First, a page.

WINNIPEG, Man. – With Manitoba suffering through its lowest rate of population growth since 1980, the friendly province is certainly at the apex of a skills shortage threatening all transport related firms.
Whether it’s trailer mechanics, truck drivers or train conductors, the problem is the same: where can you find the workers you need to fuel your business when the province itself is barely growing?
If you listen to John Kim Bell, founder and president of the National Aboriginal Achievement Foundation, the push to open borders to fill skilled positions with workers from abroad is a mistake.
“About 400 years ago, our people enacted a very liberal immigration policy,” he jokes, “and it turned out to be a huge mistake.”
Bell, who was the first aboriginal person to conduct a symphony orchestra, has dedicated his more recent life to promoting the hiring and training of his people.
He stresses ideas like self-government aren’t sustainable without enterprise and employment, thus the escape from government as the primary source of support must be the top priority.
The benefits of hiring aboriginals, however, extend far beyond the native community.
For business, they represent the largest growing population sector with estimates of 400,000 working age aboriginals expected to live in Canada within five years. For society in general, he says the cost of doing nothing will only increase exponentially when you consider the impact to health care or crime.
“My stated purpose is to create a middle class just like Black America in the ’60s,” insists Bell. Something he says is unlikely given the current funding model used by government.
Thanks to a 70 per cent school dropout rate, aboriginals between ages 25 to 45 are often illiterate. He complains this means of the approximately $300 million spent on training by the federal government, most goes towards basic reading and little is left for any kind of post-secondary schooling.
“Their ability to gain the highly specialized skills,” demanded by today’s employers is hampered he insists. Until people stop settling for six-week training courses to become beauticians he feels the cycle will never be broken.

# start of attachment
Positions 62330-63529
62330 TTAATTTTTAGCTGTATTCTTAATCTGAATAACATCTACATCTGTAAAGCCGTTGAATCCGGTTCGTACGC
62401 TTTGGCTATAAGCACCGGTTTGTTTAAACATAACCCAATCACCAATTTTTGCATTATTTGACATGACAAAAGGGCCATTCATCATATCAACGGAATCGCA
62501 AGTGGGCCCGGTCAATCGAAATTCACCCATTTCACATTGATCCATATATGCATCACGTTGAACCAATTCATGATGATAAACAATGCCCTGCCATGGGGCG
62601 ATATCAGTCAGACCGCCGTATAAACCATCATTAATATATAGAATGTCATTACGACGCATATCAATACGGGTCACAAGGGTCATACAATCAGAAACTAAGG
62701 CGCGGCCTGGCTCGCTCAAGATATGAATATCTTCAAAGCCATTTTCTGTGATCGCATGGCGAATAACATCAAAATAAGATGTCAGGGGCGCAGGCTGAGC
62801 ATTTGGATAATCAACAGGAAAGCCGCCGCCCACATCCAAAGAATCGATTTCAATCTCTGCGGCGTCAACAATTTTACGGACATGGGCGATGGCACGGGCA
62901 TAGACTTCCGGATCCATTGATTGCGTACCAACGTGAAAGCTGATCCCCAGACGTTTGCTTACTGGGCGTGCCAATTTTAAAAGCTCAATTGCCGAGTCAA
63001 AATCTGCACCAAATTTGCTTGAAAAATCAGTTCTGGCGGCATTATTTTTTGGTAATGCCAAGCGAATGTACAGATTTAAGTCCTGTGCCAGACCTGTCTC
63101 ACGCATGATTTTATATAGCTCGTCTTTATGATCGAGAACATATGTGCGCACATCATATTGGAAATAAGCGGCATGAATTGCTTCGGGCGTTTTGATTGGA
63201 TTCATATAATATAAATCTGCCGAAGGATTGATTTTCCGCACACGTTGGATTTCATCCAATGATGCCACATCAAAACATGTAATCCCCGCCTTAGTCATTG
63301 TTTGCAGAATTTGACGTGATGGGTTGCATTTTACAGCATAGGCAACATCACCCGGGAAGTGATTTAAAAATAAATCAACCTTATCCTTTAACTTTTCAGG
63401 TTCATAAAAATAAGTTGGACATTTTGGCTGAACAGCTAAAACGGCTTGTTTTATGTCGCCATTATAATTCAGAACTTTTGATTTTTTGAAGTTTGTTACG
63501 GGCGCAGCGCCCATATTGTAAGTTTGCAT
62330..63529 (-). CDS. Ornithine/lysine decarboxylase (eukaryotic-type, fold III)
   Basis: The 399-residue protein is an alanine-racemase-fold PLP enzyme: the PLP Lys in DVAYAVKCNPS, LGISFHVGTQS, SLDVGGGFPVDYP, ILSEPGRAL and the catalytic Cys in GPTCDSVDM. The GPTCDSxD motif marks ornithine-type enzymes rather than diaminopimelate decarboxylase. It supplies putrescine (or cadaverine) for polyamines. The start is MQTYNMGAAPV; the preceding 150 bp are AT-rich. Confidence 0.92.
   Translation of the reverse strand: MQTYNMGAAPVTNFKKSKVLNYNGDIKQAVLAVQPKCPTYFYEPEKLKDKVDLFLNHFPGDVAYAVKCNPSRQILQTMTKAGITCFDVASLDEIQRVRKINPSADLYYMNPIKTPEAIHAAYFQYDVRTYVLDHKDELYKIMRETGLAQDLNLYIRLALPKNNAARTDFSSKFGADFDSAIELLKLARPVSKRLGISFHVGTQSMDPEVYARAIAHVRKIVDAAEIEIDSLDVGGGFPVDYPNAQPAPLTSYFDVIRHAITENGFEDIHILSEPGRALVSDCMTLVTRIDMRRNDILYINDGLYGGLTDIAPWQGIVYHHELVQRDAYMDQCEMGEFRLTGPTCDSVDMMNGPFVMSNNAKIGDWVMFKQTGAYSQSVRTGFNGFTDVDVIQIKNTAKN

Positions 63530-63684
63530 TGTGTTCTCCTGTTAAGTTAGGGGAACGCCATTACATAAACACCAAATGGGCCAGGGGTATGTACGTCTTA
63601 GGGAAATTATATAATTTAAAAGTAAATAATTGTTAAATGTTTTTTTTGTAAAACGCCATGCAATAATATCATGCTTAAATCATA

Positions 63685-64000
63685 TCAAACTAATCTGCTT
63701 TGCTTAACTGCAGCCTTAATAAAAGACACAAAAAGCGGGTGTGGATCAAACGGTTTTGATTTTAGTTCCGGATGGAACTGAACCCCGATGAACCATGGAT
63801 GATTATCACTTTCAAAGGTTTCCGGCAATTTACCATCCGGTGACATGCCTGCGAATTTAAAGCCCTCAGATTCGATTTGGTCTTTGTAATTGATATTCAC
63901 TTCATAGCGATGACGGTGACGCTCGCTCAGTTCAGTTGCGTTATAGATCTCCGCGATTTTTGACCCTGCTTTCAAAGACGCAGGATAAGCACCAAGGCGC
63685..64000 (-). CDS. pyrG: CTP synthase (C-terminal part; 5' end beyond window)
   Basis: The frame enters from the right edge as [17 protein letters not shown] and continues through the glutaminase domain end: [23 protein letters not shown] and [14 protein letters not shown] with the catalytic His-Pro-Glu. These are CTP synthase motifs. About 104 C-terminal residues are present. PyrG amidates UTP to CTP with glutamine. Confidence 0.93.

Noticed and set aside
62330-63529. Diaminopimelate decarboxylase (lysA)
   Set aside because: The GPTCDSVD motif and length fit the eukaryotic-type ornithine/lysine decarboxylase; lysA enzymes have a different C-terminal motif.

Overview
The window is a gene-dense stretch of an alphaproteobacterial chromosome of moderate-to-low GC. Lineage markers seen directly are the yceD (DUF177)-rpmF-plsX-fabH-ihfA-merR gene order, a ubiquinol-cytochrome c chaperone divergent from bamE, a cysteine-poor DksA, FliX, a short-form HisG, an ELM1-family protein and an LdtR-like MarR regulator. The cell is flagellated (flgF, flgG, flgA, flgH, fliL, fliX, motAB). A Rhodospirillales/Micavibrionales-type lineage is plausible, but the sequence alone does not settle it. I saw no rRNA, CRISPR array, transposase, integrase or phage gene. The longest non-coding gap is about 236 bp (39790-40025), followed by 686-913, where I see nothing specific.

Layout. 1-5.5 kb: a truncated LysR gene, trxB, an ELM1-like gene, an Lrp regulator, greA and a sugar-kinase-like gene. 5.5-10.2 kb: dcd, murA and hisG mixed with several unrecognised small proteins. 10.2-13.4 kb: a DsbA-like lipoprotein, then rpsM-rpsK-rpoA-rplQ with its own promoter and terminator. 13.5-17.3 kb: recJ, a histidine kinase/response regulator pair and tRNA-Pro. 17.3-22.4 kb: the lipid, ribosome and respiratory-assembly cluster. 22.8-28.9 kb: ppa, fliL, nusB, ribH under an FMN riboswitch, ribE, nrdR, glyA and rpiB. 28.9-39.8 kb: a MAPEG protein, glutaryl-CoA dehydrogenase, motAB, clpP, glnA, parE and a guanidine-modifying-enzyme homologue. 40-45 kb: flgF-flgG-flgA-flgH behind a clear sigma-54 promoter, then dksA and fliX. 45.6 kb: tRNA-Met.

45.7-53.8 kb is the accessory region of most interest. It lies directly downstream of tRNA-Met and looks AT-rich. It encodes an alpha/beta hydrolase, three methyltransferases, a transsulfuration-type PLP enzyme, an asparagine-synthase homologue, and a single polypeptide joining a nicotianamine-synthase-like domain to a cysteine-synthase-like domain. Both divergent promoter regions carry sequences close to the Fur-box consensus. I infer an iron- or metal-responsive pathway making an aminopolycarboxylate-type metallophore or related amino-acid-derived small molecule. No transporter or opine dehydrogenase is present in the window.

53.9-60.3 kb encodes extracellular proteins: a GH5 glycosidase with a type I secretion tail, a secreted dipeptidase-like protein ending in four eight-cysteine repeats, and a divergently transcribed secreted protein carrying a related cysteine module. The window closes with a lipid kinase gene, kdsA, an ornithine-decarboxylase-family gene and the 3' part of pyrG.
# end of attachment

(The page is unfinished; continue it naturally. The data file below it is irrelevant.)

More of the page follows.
Bell maintains the time is right for the aboriginal population to become more integrated with the rest of Canada.
“Globalization has led to a business community that is much more tolerant,” he explains. “Twenty years ago … we were completely invisible.” He also stresses rules that appear to give aboriginal communities advantages are often more of a hindrance. There is generally little to no employment on a reserve since the band could simply nationalize and take over any factory located on its territory.
“So there is no incentive to put a factory on a reservation,” says Bell. “We need to change the Indian Act.”
Perhaps then more trucking companies would be able to work with native communities to capitalize on the inherent advantages of hiring aboriginal truckers and owner/operators. When it comes to buying fuel and crossing borders, a status card would certainly be a plus for any trucking operation.
But Bell wants to see a major shift in his people’s thinking, too.
“Having been excluded for so long our unstated function is to grow up to be aboriginal,” he complains. “I was born aboriginal, I grew up to be a conductor.”
He says the only way to change the predominant mindset is to start young.
“We need to raise the standards in aboriginal schools,” says Bell. Math and sciences must receive a higher priority, as well as parenting.
It is impossible to provide a child with a nurturing environment when you’re in and out of additional counseling, he complains.
Having spent most of his life in Thompson the provincial Minister of Transport, Steve Ashton, says Manitoba’s large, and relatively young, aboriginal population gives the province a huge potential advantage in facing any skills shortage.
Given the importance of transportation to the regional economy – it’s currently at six per cent, while agriculture and mining represent 3.5 and three per cent respectively – the minister says transportation must lead the way in any policy of greater inclusion.
“Part of the challenge is to get to all young people when they’re making those critical career decisions,” says Ashton. “Those decisions are made in grade 11 and 12.”
He stresses the province, and in fact all of Canada, needs to recapture the sense that it can do anything that was prevalent in the late ’60s.
“There must be one major difference,” he concludes. “Greater inclusion of the aboriginal population.”
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